Looking for a model charity to follow
By John Norgrove
7 May 2013
Running a charity isn’t all doling out funds, nodding and smiling and being congratulated on being a good egg. Mostly it’s dull painstaking work and, recently, I started drafting our second annual report, for the year 2012. As always, these bureaucratic requirements force you to stop and face issues.
Last year we had one permanent employee, Rachel Wade, and very good she was. At the beginning of the year money appeared to be flooding in. Money was flooding out as well to very worthwhile projects and we were busy. As the year progressed, income dropped off but we continued to find great things to fund in Afghanistan. We’d always anticipated that our out-goings were going to exceed our income, having started with some capital and needing to establish a reputation for delivering on the ground. In the long run, it’s this performance that will make us sink or swim.
As we neared the end of the year, we had to face the fact that our overhead costs were rising and becoming too high as a percentage of income - mostly due to Rachel’s wage costs even though she was being paid little above the minimum wage. We had always said that we would be a low overhead organisation so Rachel had to go, painful as that was because she had almost become part of our family. Fortunately, there’s a happy ending here as, through Foundation contacts, she found an interesting and challenging job working on an agricultural aid project in Liberia. And she thought the Outer Hebrides were laid back!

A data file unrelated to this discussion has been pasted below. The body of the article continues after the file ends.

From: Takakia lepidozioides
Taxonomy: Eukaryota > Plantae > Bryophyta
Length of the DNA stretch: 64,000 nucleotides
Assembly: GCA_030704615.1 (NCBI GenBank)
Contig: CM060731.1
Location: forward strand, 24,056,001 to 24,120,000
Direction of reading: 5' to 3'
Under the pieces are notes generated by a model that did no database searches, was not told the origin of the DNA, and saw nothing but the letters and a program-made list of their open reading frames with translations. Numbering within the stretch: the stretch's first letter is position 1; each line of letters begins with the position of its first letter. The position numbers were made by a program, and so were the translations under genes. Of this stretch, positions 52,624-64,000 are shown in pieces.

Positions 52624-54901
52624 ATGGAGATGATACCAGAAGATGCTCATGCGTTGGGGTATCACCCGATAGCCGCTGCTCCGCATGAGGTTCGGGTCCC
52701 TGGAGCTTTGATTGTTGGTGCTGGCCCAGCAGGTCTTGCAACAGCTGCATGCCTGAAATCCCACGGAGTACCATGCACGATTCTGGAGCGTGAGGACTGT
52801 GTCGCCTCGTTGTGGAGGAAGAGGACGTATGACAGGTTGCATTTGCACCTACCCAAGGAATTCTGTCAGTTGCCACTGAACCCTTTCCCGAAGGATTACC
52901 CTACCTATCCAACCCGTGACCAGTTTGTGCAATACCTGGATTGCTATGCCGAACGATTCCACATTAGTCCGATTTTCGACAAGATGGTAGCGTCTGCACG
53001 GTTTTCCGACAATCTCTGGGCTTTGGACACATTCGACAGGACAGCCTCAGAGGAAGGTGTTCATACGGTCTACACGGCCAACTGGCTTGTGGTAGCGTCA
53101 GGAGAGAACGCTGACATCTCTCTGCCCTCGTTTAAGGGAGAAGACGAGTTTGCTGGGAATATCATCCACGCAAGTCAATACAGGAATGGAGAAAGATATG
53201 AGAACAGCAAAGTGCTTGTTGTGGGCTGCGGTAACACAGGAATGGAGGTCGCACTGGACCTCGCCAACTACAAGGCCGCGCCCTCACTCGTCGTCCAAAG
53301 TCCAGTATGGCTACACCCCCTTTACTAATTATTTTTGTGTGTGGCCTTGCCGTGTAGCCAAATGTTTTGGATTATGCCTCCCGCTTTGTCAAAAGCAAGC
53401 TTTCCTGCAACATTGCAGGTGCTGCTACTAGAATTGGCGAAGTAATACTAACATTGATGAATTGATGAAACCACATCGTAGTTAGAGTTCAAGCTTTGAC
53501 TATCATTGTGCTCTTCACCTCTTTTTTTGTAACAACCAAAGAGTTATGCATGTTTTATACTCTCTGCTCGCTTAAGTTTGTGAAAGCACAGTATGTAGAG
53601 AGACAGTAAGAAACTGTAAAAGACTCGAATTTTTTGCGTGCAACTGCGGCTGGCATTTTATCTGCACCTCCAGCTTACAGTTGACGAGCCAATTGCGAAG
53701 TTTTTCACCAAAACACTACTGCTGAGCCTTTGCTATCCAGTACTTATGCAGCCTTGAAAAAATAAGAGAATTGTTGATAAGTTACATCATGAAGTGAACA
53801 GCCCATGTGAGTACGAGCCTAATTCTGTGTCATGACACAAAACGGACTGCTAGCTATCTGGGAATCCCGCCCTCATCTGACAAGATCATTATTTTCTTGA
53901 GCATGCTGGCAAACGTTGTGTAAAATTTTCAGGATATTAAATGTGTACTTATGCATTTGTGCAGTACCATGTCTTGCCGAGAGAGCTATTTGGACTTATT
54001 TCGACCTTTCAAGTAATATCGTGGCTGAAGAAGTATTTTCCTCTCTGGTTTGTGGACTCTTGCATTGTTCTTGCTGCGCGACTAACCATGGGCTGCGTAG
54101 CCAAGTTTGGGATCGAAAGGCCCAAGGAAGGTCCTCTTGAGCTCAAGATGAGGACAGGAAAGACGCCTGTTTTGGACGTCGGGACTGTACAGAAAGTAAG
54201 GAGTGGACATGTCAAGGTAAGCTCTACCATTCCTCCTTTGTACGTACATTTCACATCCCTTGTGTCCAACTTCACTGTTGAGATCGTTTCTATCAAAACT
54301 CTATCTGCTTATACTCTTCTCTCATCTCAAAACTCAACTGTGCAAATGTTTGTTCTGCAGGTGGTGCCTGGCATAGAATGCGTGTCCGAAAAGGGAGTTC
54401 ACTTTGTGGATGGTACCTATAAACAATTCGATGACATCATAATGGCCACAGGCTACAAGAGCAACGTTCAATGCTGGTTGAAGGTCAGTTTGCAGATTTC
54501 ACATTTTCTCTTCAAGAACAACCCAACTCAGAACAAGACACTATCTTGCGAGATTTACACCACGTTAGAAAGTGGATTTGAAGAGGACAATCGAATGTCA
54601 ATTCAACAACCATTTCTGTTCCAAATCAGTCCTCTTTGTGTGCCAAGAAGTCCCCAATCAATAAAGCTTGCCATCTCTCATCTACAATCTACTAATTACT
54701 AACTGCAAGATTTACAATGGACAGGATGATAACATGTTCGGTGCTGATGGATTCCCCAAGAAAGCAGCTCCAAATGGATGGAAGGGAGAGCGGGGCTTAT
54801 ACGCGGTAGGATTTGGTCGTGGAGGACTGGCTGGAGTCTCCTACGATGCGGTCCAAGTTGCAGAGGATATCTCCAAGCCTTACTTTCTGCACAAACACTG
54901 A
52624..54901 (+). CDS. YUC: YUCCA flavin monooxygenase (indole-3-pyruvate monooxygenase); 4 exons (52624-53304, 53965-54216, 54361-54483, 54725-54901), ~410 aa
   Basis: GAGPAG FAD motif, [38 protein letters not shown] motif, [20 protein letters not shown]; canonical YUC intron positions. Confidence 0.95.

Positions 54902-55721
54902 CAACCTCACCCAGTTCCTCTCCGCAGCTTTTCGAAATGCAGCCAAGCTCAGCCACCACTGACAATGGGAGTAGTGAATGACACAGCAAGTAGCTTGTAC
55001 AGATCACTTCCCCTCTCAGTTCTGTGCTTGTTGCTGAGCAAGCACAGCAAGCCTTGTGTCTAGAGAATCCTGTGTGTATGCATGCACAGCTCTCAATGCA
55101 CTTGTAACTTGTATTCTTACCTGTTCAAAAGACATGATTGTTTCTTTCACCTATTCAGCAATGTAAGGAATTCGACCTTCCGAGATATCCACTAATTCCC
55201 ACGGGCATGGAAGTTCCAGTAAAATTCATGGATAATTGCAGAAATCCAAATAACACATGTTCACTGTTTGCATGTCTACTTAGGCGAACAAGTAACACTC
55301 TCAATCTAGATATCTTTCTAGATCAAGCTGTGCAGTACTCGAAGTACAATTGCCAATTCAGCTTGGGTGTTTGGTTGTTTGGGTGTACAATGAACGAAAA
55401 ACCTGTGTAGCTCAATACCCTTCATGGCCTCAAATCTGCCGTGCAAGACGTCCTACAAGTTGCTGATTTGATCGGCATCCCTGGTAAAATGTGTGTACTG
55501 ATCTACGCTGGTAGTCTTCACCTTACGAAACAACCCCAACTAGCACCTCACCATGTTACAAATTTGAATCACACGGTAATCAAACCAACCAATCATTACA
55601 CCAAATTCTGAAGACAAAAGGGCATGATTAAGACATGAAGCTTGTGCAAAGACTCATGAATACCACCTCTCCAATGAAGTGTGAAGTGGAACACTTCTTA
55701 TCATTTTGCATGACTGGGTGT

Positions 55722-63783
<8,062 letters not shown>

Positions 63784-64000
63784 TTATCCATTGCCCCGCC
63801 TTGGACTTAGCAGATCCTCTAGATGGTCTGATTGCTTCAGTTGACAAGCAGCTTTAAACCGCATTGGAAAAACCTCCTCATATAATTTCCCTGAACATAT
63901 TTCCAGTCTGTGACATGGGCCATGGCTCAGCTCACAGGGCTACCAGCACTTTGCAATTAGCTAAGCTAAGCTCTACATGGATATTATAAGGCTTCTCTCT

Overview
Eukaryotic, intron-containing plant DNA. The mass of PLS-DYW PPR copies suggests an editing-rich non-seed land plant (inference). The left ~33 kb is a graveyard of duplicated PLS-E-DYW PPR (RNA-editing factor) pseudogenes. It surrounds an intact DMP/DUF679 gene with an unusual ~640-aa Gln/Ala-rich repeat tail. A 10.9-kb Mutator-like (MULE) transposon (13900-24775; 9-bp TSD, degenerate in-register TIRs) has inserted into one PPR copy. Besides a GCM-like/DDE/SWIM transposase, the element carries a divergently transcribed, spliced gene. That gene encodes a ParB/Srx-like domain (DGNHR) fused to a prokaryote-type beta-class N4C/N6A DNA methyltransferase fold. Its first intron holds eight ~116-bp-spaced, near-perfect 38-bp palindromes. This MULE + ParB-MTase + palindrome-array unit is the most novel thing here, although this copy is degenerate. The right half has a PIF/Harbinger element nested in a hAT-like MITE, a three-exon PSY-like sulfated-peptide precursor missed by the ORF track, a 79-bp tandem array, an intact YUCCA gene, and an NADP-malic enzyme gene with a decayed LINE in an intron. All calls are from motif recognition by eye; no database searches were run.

We wondered how we would manage without regular help but manage you do, if required.
We are now 100% volunteers in the UK. In Afghanistan we have a volunteer assisted part-time by a paid Afghan woman.
We do need to adopt a more hard-line approach to fund raising because sometimes the amount raised does not justify the overhead incurred, especially in an area like ours where the people, although so generous, are not by any means wealthy. It’s a difficult balance; small fundraising events might not be economically justifiable but they can raise the profile of the charity and create favourable press coverage.
I’ve given talks to schools and women’s groups. These involve expense and little income: a disaster for overheads but good for the Foundation. Percentage overheads are a crude tool but we have to face the fact that people donating money will continue to use crude tools.
We draw strength from the example of Canadian Women for Women in Afghanistan who we continue to fund and with whom we are currently working to develop a much larger project.
They have two part-time staff in Canada paid at reduced non-profit rates for only a part of the hours that they work and the rest is all run by volunteers. They raise and spend, including organising and running the programmes in Afghanistan, more than £500,000 a year but their expenses in Canada remain below £10,0000.
Now there’s a model to follow.